I’ve never had much of a palate or an appetite. In my frequent spells of stomach-growling poverty, I can survive for months off rice and lima beans and not particularly resent it. My veins are unusually obvious, and, after a time, I’ll start to look like a bunch of snakes feeding on a corpse. But look at the money I save.

Once, as I waited to cross a street, an SUV full of ball-capped frat boys pulled up. One guy leaned out, looked at me, and seemed lost in thought for a second. As they peeled out, he yelled, “STICKMAN!” That was the best insult he could come up with on the fly.

Recently, I’ve started exercising and meditating again. I’ve balanced my diet. I’ve cut out booze, gotten more sleep, and generally behaved more like an adult than I had previously imagined possible. And, at last, I’m starting to put some meat on my structure. I’ve gained confidence. I’ve noticed people checking me out without visibly wondering if there’s some sort of hotline they should call.

I am finally beginning to reflect on my issues with nourishment. When I sense that I am in a bad situation and I have resigned myself to misery, sometimes I don’t want to do anything that might make me feel better. This happens a lot in ill-suited jobs. If I am convinced that I am not going to breathe easy again until this nonsense is behind me, I put off basic self-care and go whole hog on unhappiness in a quest to build all the character I can. If I resent the days and the hours, I deprive myself of the moments as well, and the delicious snacks that sometimes go with them.

Sometimes I need to get over myself and have a sandwich. Some people die for flags, but no one respects a dude who resembles a flagpole.

Clock-Watching and Waiting for the Androids

Perhaps your job does not require or inspire you to channel your creative energy or flex your creative muscles. Maybe a typical work-week will pass with neither brainstorming nor spitballing taking place. It is possible that your dress code precludes wearing any of the six thinking hats. You may find yourself actively discouraged from becoming a leader, an outlier, or a linchpin. You may want to Steal Like an Artist, or even use the bathroom like an artist, and find that this approach does not fly.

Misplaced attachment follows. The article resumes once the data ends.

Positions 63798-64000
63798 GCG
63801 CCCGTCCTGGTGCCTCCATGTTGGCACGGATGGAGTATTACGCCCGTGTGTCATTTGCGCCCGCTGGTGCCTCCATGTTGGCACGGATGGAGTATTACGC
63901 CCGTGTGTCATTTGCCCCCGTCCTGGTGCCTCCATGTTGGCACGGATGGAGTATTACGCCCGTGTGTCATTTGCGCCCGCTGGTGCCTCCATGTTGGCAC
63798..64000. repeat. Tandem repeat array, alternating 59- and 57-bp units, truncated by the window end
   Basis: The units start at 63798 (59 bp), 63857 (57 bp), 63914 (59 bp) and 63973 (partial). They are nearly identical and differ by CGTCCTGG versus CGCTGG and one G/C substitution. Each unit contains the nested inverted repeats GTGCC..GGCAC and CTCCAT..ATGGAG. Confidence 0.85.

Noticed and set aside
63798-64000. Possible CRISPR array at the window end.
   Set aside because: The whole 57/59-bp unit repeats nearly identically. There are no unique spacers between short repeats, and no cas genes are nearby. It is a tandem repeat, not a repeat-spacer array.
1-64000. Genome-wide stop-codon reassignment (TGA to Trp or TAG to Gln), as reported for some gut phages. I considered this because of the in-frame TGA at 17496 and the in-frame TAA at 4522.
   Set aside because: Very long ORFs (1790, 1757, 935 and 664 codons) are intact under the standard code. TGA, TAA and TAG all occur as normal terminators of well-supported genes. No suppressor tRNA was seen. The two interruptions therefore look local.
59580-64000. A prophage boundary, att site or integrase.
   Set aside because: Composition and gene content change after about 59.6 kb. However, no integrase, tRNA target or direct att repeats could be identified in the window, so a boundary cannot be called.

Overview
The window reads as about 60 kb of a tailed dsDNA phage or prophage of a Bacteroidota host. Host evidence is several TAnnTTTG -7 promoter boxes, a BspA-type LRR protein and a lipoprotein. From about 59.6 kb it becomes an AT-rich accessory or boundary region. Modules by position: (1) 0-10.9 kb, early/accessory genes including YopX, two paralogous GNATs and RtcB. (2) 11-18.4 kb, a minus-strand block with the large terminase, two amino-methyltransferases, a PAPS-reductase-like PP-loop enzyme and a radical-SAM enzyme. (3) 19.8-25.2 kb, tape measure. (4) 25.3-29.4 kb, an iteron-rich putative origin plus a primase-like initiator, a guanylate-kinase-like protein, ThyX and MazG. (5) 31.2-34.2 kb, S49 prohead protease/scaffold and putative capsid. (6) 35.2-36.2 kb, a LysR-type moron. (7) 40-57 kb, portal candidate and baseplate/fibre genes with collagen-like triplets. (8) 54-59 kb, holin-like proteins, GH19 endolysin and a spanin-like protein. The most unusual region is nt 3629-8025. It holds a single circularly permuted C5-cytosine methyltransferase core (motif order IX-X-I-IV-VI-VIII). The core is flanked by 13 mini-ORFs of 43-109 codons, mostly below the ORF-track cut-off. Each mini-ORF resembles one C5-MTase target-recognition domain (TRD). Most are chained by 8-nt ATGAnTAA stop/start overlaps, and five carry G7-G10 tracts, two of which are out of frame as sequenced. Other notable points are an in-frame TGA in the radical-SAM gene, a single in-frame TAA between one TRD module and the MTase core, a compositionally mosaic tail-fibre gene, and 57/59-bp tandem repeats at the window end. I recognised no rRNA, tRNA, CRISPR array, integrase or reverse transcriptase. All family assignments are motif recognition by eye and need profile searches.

EDblog_sadrobotEven in the age of outsourcing, there remain plenty of jobs that revolve around functioning as much as possible like a finely tuned, precisely programmed, good little robot.

Sometimes it’s not easy to know when you are expected to serve such a function. If your boss uses the word “autonomy” a lot, or describes himself as definitely not a micromanager, that may be a tipoff.

To such bosses, mentorship means creating obedient clones of themselves. Which sounds rather appealing. Soon enough, intelligent AI may allow them to execute on this strategy and succeed beyond their wildest current expectations.

For you, that’s not great news. It could be worse. But do not forget that, as you post low-effort content to reddit, function at a minimally competent level and pace your breathing to the tick-ticking wall clock, you aren’t just sweating out the 9–5. You are waiting to be replaced by someone equally competent but more desperate, and eventually by an actual robot. A robot that has not yet been programmed to stick up for itself.

If your job does not require you to pump, test, and take joy in your creative muscles, find some other way to do it. Do not let them atrophy. It’s a cliche that you need to do what you love and to have hobbies and a life, but it’s important to execute on this strategy if you do not want to become a cliche. You will need those muscles sooner than you probably expect, and you could probably use them right now.

The bad news about being a robot at work is that it is a draining and frustrating way to work, to live, and to be. It will not last forever. It may be over a lot sooner than you expect. That’s the other bad news about it.